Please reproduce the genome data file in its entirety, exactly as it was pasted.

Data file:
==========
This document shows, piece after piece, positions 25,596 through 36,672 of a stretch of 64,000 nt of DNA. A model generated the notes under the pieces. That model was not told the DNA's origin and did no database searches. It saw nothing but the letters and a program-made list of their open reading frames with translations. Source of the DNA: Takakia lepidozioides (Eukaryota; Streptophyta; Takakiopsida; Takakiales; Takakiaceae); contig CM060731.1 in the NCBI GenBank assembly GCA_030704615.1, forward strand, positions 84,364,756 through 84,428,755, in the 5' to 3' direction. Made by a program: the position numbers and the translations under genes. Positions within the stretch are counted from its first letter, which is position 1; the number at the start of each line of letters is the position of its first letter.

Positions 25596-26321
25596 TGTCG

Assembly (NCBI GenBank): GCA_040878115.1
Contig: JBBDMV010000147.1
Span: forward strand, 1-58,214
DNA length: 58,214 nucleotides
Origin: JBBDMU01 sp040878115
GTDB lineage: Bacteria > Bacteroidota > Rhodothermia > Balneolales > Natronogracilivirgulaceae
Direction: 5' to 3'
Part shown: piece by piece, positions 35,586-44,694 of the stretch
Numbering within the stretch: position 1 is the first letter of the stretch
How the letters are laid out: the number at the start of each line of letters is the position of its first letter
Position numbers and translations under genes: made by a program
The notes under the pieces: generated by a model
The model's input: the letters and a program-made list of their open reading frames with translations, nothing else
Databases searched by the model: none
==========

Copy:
This document shows, piece after piece, positions 25,596 through 36,672 of a stretch of 64,000 nt of DNA. A model generated the notes under the pieces. That model was not told the DNA's origin and did no database searches. It saw nothing but the letters and a program-made list of their open reading frames with translations. Source of the DNA: Takakia lepidozioides (Eukaryota; Streptophyta; Takakiopsida; Takakiales; Takakiaceae); contig CM060731.1 in the NCBI GenBank assembly GCA_030704615.1, forward strand, positions 84,364,756 through 84,428,755, in the 5' to 3' direction. Made by a program: the position numbers and the translations under genes. Positions within the stretch are counted from its first letter, which is position 1; the number at the start of each line of letters is the position of its first letter.

Positions 25596-26321
25596 TGTCG

Assembly (NCBI GenBank): GCA_040878115.1
Contig: JBBDMV010000147.1
Span: forward strand, 1-58,214
DNA length: 58,214 nucleotides
Origin: JBBDMU01 sp040878115
GTDB lineage: Bacteria > Bacteroidota > Rhodothermia > Balneolales > Natronogracilivirgulaceae
Direction: 5' to 3'
Part shown: piece by piece, positions 35,586-44,694 of the stretch
Numbering within the stretch: position 1 is the first letter of the stretch
How the letters are laid out: the number at the start of each line of letters is the position of its first letter
Position numbers and translations under genes: made by a program
The notes under the pieces: generated by a model
The model's input: the letters and a program-made list of their open reading frames with translations, nothing else
Databases searched by the model: none